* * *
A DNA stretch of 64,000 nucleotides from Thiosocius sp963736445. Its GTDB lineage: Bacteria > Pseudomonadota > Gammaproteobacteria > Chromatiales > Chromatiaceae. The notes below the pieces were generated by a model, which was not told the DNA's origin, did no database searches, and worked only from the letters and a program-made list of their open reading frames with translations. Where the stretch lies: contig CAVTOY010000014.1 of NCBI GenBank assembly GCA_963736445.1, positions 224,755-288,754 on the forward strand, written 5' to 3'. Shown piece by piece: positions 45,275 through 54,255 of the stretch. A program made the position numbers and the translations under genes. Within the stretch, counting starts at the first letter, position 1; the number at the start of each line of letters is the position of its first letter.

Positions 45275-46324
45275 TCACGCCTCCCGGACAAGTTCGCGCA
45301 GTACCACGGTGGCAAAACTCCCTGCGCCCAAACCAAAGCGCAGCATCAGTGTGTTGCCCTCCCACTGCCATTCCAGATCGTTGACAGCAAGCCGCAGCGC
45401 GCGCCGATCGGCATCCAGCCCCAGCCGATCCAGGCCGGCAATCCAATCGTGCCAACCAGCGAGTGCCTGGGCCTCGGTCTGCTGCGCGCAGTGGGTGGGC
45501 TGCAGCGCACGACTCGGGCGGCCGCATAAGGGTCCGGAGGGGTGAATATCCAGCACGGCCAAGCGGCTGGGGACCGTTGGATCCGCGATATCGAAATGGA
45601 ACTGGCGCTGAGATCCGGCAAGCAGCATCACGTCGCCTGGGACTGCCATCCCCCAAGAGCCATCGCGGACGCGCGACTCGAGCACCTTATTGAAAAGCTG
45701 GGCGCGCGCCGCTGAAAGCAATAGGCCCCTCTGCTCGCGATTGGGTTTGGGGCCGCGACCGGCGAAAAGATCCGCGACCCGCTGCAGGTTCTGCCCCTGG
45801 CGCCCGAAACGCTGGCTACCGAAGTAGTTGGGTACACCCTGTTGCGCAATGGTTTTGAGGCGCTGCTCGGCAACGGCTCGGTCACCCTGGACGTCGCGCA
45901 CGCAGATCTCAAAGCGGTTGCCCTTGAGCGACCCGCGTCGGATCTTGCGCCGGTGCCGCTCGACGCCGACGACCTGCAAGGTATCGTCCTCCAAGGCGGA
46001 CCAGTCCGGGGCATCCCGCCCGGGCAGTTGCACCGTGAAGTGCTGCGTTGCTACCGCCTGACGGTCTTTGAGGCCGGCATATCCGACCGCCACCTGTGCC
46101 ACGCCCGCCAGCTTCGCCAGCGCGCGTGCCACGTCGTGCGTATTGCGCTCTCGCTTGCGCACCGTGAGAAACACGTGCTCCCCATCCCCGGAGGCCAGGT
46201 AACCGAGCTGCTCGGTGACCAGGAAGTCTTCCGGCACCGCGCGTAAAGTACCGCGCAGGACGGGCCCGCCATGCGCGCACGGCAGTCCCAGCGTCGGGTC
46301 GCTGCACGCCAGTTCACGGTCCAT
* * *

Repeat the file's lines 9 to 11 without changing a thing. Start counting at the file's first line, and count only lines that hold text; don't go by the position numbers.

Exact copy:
45801 CGCCCGAAACGCTGGCTACCGAAGTAGTTGGGTACACCCTGTTGCGCAATGGTTTTGAGGCGCTGCTCGGCAACGGCTCGGTCACCCTGGACGTCGCGCA
45901 CGCAGATCTCAAAGCGGTTGCCCTTGAGCGACCCGCGTCGGATCTTGCGCCGGTGCCGCTCGACGCCGACGACCTGCAAGGTATCGTCCTCCAAGGCGGA
46001 CCAGTCCGGGGCATCCCGCCCGGGCAGTTGCACCGTGAAGTGCTGCGTTGCTACCGCCTGACGGTCTTTGAGGCCGGCATATCCGACCGCCACCTGTGCC